Morning stars are the stars one sees over the horizon just before the sun appears in the morning. They signal new life—a new day. The label works. It conveys the right thought. The original morning stars, the sons of God, saw the beginning of life as we know it—the creation of earth.

God wasn't alone in the beginning.

God’s divine family

Right from the start, then, God has company—other divine beings, the sons of God. Most discussions of what’s around before creation omit the members of the heavenly host. That’s unfortunate, because God and the sons of God, the divine family, are the first pieces of the mosaic.

We’ve barely made it to creation so far, and already we’ve uncovered some important truths from Scripture that have the potential to affect our theology in simple but profound ways. Their importance, if it isn’t clear yet, becomes quickly apparent:

  1. The sons of God are divine, not human. The sons of God witnessed creation long before there were people. They are intelligent nonhuman beings. The reference to the sons of God as stars also makes it clear that they are divine. While the language is metaphorical, it is also more than metaphorical.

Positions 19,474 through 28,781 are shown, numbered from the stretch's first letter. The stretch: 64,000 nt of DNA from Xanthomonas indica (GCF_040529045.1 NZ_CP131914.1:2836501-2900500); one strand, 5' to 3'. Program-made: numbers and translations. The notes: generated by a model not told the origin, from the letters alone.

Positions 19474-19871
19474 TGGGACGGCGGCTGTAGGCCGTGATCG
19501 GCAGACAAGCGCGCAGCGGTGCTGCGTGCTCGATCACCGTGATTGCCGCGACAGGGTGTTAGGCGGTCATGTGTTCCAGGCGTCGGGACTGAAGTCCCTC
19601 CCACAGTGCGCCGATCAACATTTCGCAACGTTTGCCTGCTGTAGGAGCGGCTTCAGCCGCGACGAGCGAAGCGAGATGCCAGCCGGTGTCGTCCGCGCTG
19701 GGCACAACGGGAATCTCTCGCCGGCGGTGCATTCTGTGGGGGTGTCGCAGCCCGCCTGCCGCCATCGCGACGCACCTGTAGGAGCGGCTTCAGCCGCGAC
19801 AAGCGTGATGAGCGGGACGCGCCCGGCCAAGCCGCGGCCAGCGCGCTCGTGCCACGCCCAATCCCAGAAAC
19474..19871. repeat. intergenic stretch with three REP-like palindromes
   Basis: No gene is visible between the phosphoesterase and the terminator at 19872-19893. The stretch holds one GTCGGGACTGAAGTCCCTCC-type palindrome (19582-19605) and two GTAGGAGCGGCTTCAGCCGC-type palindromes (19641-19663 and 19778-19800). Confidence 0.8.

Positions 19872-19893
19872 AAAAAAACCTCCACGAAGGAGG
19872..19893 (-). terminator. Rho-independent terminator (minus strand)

2. The label “sons” is a familial term—and that’s neither coincidental nor inconsequential. God has an unseen family—in fact, it’s his original family. The logic is the same as that behind Paul’s words in Acts at Mars Hill (the Areopagus) that all humans are indeed God’s offspring (Acts 17:28). God has created a host of nonhuman divine beings whose domain is (to human eyes) an unseen realm. And because he created them, he claims them as his sons, in the same way you claim your children as your sons and daughters because you played a part in their creation.

While it’s clear that the sons of God were with God before creation, there’s a lot about them that isn’t clear. Who are they? What did they do? They’re divine, but what does that really mean? How should we think of them in relation to God?

If you’re interested in a closer look, check out the post Who Are the Elohim? or pick up your own copy of The Unseen Realm: Recovering the Supernatural Worldview of the Bible.

Other posts in this series

  1. The Elohim: What (or Who) Are They?
  2. 14 Sobering Facts about Satan, the Devil
  3. Who (or What) Were the Nephilim?
  4. What Really Happened at the Tower of Babel?

You can browse all of Mike’s books, movies, courses, and podcasts in one place here.

Written by
Michael S. Heiser

Michael S. Heiser (1963–2023) was a graduate of the University of Pennsylvania (M.A., Ancient History) and the University of Wisconsin- Madison (M.A., Ph.D., Hebrew Bible and Semitic Studies). He had a dozen years of classroom teaching experience on the college level and another ten in distance education. He was a former scholar-in-residence at Logos Bible Software.

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Written by Michael S. Heiser